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[en] A world-wide radionuclide network consisting of 80 stations is under establishment in the framework of the comprehensive nuclear test-ban treaty (CTBT). These monitoring stations are essential for the verification regime of the treaty and they will be able to monitor the airborne particulate as well as xenon isotopes that are produced by nuclear tests. The equipment, the operation and the locations of these stations are chosen in such a way to provide a very high confidence of the compliance of the treaty.
[en] In this paper, we want to study a generalized form of γ-unstable Bohr Hamiltonian in which there is no degeneracy between the excited levels. For this study, we consider a Killingbeck potential for the system. The results show the elimination of the degeneracy between the levels. According to the results we reproduce experimental data of some Xenon isotopes and discuss about them. The results show a good agreement between the theoretical prediction and experimental data.
[en] Relative yields of Kr and Xe isotopes from the spontaneous fission of 248Cm and 250Cf have been determined mass spectrometrically. The yields are as follows: 83Kr/84Kr/85Kr/86Kr = 0.223/0.458/0.596/ identical 1.00 and 0.306/0.582/0.793/ identical 1.00; 131Xe/134Xe/136Xe = 0.486/0.819/1.075 identical 1.00 and 0.343/0.506/0.851/ identical 1.00 from 248Cm and 250Cf, respectively. The Xe yields from 248Cm agree with an earlier determination by Leich et al. Neither of these yield patterns matches that of fissiogenic Kr and Xe in carbonaceous chondrites and hence 248Cm and 250Cf are ruled out as progenitors of the meteoritic Kr and Xe. In general, none of the spontaneously fissioning nuclides of actinide elements can be identified as a possible progenitor. Even the mixtures of actinides, including a combination of 248Cm and 250Cm, are unsuitable. The origin of anomalous Kr and Xe in carbonaceous chondrites must then be traced either to the spontaneous fission of a superheavy element or to peculiarities in specific nucleosynthetic reactions. (orig.)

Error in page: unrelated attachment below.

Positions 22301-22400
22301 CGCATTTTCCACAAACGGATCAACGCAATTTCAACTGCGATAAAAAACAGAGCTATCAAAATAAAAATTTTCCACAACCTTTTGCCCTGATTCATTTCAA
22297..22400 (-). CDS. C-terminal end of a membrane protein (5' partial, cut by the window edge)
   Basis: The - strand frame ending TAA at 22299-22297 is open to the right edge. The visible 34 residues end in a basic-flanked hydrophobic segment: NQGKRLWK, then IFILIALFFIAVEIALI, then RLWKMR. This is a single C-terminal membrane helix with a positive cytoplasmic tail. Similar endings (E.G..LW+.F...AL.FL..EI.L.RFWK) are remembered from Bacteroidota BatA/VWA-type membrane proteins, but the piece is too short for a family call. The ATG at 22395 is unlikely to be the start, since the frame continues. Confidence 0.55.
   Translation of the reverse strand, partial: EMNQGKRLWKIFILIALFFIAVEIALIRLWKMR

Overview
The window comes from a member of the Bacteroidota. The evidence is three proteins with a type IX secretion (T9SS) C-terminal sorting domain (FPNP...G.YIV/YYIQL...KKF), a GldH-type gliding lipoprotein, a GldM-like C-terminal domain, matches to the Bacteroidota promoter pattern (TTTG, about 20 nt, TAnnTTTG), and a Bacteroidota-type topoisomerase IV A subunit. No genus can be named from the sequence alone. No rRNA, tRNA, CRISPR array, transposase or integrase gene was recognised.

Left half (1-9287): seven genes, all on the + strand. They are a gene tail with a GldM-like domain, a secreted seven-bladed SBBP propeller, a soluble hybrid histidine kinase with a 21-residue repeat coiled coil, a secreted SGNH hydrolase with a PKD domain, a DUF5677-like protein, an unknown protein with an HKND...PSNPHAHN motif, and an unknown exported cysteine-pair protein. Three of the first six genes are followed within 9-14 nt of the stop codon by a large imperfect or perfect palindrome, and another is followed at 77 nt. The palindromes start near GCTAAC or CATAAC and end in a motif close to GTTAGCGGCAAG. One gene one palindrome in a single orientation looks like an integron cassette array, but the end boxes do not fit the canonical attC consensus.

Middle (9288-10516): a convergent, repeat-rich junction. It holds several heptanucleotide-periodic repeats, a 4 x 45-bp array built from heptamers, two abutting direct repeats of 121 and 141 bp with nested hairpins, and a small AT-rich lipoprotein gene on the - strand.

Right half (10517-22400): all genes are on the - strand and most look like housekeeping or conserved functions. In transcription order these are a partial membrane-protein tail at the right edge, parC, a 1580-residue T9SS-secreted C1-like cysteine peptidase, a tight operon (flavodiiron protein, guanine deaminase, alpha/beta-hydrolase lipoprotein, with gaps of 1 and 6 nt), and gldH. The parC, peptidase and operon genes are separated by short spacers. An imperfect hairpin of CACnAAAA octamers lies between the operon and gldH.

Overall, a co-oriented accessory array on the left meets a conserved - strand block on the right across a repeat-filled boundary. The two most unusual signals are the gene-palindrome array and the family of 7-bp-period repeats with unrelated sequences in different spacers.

[en] Detection and measurement of atmospheric radioxenon is an important component of international monitoring systems for nuclear weapons testing. Monitoring stations separate xenon from air and perform isotopic analysis of the radioxenon. In one such radioxenon measurement scheme, the isotopes of interest are identified by coincident spectroscopy of electrons and photons in a β/γ coincidence spectrometer (BGCS). The β spectrometer is a plastic scintillator, manufactured as a cylindrical cell containing the separated xenon sample. This cell is surrounded by the NaI(Tl) γ spectrometer. We report here the development of a calibration process for the BGCS suitable for use in remote sampling systems. This procedure is based upon γ-ray Compton scattering, resulting in a true coincident signal in both detectors, generation of electrons over a wide energy range that matches the energy distribution of electrons from radioxenon decay, and a relative insensitivity to source location. In addition to gain calibration, this procedure determines the resolution of the β detector as a function of energy